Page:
This summer vacation brought me to Phoenix Arizona. Not quite our usual family trip to the beach, but we are attending the Irish Step Dancing National Championships. While my daughters practiced, I had a chance to visit the Arizona Legislature (kind of).
Unfortunately, the old Capitol Building, which now houses the Arizona Capitol Museum was still closed due to Covid-19 restrictions. It is an impressive building with a copper dome (copper mining has been a huge part of Arizona’s history) and the Winged Victory statue on top.
Purchased for $150, Winged Victory changes direction with the wind—a feature drunk cowboys would take advantage of for fun. After drinking in one of Phoenix’s saloons, the cowboys apparently would try to make Winged Victory spin by shooting it with their revolvers.
The House and the Senate are in separate 1960s-era concrete buildings on either side of the old building.
I had a chance to see the House chamber with its decorative panels of the Grand Canyon.
The House also had a sculpture of its longest serving member, Edwynne Culter “Polly” Rosenbaum (1899-2003).
Rep. Rosenbaum (D-Globe) started her legislative career in 1949 when her husband Rep. William “Rosey” Rosenbaum passed away and she was appointed to fill the rest of the term. She served for the next 45 years until 1994–an incredible record that will never be beaten unless Arizona’s 8 year legislative term limits are repealed.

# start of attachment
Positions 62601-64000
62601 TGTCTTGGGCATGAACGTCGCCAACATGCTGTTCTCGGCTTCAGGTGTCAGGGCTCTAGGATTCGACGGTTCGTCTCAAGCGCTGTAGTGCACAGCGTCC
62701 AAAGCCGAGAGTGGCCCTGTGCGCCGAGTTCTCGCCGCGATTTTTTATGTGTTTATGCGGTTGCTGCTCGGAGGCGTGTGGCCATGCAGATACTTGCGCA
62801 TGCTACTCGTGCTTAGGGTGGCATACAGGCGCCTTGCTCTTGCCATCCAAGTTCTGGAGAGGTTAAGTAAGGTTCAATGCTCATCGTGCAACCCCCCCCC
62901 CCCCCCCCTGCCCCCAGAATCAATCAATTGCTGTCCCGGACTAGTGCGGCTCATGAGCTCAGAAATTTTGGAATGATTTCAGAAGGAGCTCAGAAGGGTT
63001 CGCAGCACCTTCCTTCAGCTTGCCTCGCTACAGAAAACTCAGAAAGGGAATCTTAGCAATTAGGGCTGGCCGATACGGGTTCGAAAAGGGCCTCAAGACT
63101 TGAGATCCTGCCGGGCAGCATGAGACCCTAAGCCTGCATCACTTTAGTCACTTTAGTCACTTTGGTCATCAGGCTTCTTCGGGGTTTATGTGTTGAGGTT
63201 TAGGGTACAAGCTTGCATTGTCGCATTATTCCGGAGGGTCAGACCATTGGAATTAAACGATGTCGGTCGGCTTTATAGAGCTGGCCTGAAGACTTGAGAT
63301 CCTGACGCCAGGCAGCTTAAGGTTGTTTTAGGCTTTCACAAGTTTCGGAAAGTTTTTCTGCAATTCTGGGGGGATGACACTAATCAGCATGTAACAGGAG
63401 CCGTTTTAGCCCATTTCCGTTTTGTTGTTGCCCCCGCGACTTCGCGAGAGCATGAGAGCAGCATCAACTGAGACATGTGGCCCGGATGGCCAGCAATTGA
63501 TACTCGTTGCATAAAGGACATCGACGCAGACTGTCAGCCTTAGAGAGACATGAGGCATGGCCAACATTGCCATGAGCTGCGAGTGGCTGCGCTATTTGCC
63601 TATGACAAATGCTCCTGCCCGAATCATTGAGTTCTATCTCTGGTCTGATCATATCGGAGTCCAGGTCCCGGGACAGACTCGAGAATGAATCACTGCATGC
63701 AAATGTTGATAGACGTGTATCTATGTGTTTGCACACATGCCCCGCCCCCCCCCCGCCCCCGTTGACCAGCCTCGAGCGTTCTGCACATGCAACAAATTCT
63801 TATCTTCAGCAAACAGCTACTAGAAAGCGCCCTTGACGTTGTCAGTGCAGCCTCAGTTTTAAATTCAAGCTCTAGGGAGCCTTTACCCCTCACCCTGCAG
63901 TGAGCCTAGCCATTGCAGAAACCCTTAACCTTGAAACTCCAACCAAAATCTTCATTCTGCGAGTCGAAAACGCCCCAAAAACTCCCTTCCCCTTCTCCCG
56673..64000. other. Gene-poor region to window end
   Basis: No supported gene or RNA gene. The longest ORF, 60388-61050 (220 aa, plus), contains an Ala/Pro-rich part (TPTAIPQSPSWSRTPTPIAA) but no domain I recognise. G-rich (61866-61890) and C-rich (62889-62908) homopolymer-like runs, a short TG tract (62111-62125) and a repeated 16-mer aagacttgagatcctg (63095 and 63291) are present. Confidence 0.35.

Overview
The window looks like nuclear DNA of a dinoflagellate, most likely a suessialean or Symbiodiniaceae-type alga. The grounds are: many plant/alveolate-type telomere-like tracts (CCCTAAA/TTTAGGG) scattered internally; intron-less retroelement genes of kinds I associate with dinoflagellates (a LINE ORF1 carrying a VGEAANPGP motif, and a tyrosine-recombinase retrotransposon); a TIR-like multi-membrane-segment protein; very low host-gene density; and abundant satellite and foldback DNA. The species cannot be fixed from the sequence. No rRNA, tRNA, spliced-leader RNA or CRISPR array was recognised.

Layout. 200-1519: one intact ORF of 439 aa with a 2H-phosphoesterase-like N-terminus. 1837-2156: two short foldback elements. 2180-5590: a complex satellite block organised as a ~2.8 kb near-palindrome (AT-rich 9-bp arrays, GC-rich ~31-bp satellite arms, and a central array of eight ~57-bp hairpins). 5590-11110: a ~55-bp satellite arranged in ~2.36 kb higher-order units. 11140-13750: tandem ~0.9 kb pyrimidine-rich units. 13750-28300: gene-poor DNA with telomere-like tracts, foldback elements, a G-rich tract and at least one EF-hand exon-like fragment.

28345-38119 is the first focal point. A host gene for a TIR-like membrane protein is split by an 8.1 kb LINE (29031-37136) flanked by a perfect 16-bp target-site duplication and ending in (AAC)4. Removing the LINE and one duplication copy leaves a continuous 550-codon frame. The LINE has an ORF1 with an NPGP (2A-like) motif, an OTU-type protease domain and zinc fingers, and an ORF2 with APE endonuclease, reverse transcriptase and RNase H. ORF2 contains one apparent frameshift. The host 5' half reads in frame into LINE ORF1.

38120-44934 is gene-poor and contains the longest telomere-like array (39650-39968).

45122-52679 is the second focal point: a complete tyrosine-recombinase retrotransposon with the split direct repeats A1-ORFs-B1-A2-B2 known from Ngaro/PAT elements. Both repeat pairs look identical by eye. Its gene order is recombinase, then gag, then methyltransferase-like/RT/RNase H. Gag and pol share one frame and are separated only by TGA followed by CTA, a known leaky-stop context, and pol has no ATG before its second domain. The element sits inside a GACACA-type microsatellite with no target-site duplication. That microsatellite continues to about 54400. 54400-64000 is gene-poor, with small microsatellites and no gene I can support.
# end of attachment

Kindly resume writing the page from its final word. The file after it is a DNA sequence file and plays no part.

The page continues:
The House staff was welcoming—especially Steven at the front desk who was very knowledgeable.
Unfortunately, I could not get into the Senate chamber. Apparently, Senate President Karen Fann (R-Chino Valley) still has not lifted her Covid-related closure of the building. Perhaps this will happen after her “audit” of the 2020 Presidential election in Maricopa County is finished. In a funny moment, I asked several staff members in the House Building where the Senate’s audit was taking place. One said the ballots were now in Montana; yet another said the ballots were in Florida; one staffer said he thought the audit was finished. It’s really hard to believe this process has been called into question!
The mall in front of the government building had several touching memorials: There is a statute honoring the Navajo Code Talkers who were so key to victory during World War II,
the anchor from the USS Arizona,
the Bill of Rights carved into large standing stones,
and a life-sized statue of a family with one parent handing the other a baby.
This statue, titled “El Pasaje” is a tribute to the workers of Arizona, who have been injured while working. This is an especially poignant memorial given the recent political battles over immigration.
Although it was too bad I could not see everything I wanted to, it was still worth the trip.